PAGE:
March 22 (UPI) -- Crude oil prices extended losses early Friday as they fell for a second day following year-to-date highs on Wednesday, with investors weighing the impact of a potential economic slowdown on future demand.
As of 7:39 a.m. EST on Friday, West Texas Intermediate prices fell 0.8 percent to $59.45 per barrel. Brent crude fell 1.2 percent to $66.89 per barrel.
"The price action suggests investor uncertainty over domestic and global economic growth on future demand. Nonetheless, the market continues to be supported by the OPEC-led supply cuts and the United States sanctions against Iran and Venezuela," analyst James Hyerczyk wrote in a report.
WTI and Brent prices reached their highest points this year on Wednesday, closing at $60.23 per barrel, and $68.27 per barrel. They fell Thursday with WTI and Brent declining to $59.99, and $67.67 per barrel.
"On Thursday, both WTI and Brent crude oil hit new highs for the year, but both showed little follow-through to the upside when they took out the previous day's high," Hyerczyk added.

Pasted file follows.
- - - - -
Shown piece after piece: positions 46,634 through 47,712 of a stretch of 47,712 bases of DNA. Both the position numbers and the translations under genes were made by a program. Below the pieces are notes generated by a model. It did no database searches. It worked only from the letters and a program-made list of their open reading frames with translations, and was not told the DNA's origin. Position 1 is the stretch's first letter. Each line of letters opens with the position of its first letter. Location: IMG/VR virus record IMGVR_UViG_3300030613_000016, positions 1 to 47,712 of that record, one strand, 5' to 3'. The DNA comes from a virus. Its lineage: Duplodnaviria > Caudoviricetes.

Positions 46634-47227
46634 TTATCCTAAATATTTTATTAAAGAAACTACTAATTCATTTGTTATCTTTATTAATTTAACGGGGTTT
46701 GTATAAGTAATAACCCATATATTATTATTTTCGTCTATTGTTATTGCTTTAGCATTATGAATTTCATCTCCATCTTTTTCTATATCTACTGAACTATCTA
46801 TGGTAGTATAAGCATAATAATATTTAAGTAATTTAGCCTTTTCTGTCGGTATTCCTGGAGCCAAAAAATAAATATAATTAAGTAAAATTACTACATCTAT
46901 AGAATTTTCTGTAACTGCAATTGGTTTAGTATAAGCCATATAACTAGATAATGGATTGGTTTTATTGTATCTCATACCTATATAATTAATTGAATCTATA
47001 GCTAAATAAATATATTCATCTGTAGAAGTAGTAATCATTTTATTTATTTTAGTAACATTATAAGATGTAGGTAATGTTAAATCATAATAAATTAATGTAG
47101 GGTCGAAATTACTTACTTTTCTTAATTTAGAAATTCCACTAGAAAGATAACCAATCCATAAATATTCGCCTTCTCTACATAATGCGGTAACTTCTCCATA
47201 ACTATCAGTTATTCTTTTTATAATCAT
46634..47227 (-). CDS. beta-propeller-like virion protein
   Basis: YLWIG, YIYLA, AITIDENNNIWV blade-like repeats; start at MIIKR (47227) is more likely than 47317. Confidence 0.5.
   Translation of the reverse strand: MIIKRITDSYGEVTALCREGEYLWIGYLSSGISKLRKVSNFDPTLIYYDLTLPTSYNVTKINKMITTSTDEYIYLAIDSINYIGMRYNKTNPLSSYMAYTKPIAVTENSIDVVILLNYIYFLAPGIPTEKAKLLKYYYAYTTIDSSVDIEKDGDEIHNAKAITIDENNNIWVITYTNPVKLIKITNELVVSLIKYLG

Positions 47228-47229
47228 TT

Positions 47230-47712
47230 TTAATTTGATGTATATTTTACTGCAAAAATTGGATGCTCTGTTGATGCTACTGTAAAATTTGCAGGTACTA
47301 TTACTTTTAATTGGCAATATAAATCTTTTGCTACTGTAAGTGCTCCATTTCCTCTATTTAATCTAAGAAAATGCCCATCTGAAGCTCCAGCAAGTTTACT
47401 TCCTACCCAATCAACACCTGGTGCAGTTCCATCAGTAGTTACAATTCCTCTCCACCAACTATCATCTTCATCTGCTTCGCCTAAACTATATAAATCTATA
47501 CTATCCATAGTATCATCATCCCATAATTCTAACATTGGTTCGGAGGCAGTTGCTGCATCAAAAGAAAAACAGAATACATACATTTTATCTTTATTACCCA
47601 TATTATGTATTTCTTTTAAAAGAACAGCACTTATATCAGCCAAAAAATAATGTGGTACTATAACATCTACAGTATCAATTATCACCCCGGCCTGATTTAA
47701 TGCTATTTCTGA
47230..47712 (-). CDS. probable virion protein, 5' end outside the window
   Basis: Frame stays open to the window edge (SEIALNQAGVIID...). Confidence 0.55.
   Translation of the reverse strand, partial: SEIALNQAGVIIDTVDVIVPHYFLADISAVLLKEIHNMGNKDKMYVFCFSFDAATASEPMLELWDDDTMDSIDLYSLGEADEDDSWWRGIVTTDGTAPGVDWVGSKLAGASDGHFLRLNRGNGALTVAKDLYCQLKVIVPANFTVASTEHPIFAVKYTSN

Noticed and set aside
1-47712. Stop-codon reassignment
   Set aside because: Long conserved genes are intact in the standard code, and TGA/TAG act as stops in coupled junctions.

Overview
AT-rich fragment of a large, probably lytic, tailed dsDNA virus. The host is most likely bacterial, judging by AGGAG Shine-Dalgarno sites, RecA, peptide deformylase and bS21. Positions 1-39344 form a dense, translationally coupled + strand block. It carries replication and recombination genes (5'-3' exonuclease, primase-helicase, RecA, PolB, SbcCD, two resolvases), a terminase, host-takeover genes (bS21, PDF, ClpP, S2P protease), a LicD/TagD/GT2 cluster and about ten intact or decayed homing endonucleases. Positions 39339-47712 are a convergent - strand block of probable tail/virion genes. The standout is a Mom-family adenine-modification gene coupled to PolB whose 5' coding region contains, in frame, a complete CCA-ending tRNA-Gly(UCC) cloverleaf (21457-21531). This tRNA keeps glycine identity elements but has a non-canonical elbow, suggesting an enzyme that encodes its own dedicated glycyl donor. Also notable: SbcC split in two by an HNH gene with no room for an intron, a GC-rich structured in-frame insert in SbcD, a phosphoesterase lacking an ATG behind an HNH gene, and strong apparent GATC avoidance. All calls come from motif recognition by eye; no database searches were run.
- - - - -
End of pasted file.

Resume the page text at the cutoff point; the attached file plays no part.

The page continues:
The fact both closed lower could be an indication "that selling may be greater than the buying at current price levels, he said.
Crude oil prices have increased significantly since the end of last year.
Much of the increase in recent weeks has been influenced by concern about potentially lost Venezuelan output, as well as indications that the world economy may slow and affect demand. Venezuela, which produces over a million barrels per day, is undergoing a deep political and economic crisis and in recent weeks saw extended electricity blackouts.
Near the end of December and in volatile trading because of weaker-than-usual volume associated with the Christmas-shortened trading week, Brent traded under $51 per barrel while WTI traded under $43 per barrel. Trading in lower volume is more volatile and variations can be wider.
On Oct. 3, WTI futures traded above $76 per barrel with Brent trading above $86 per barrel.
Jeff Yastine, senior research analyst at Banyan Hill Publishing, sees crude oil prices also influenced by the U.S. equity market.
"Both have been heavily correlated since late last year, bottoming and rising at the same time. But risks are rising that we could see a sharp retrenchment in oil prices if global growth doesn't start to accelerate soon," Yastine said, according to an email sent by Banyan Hill to UPI.
News that could affect the market in coming days includes "the resolution of the United States-China trade impasse" and reports about the U.S. economy that could indicate a slowdown, he added.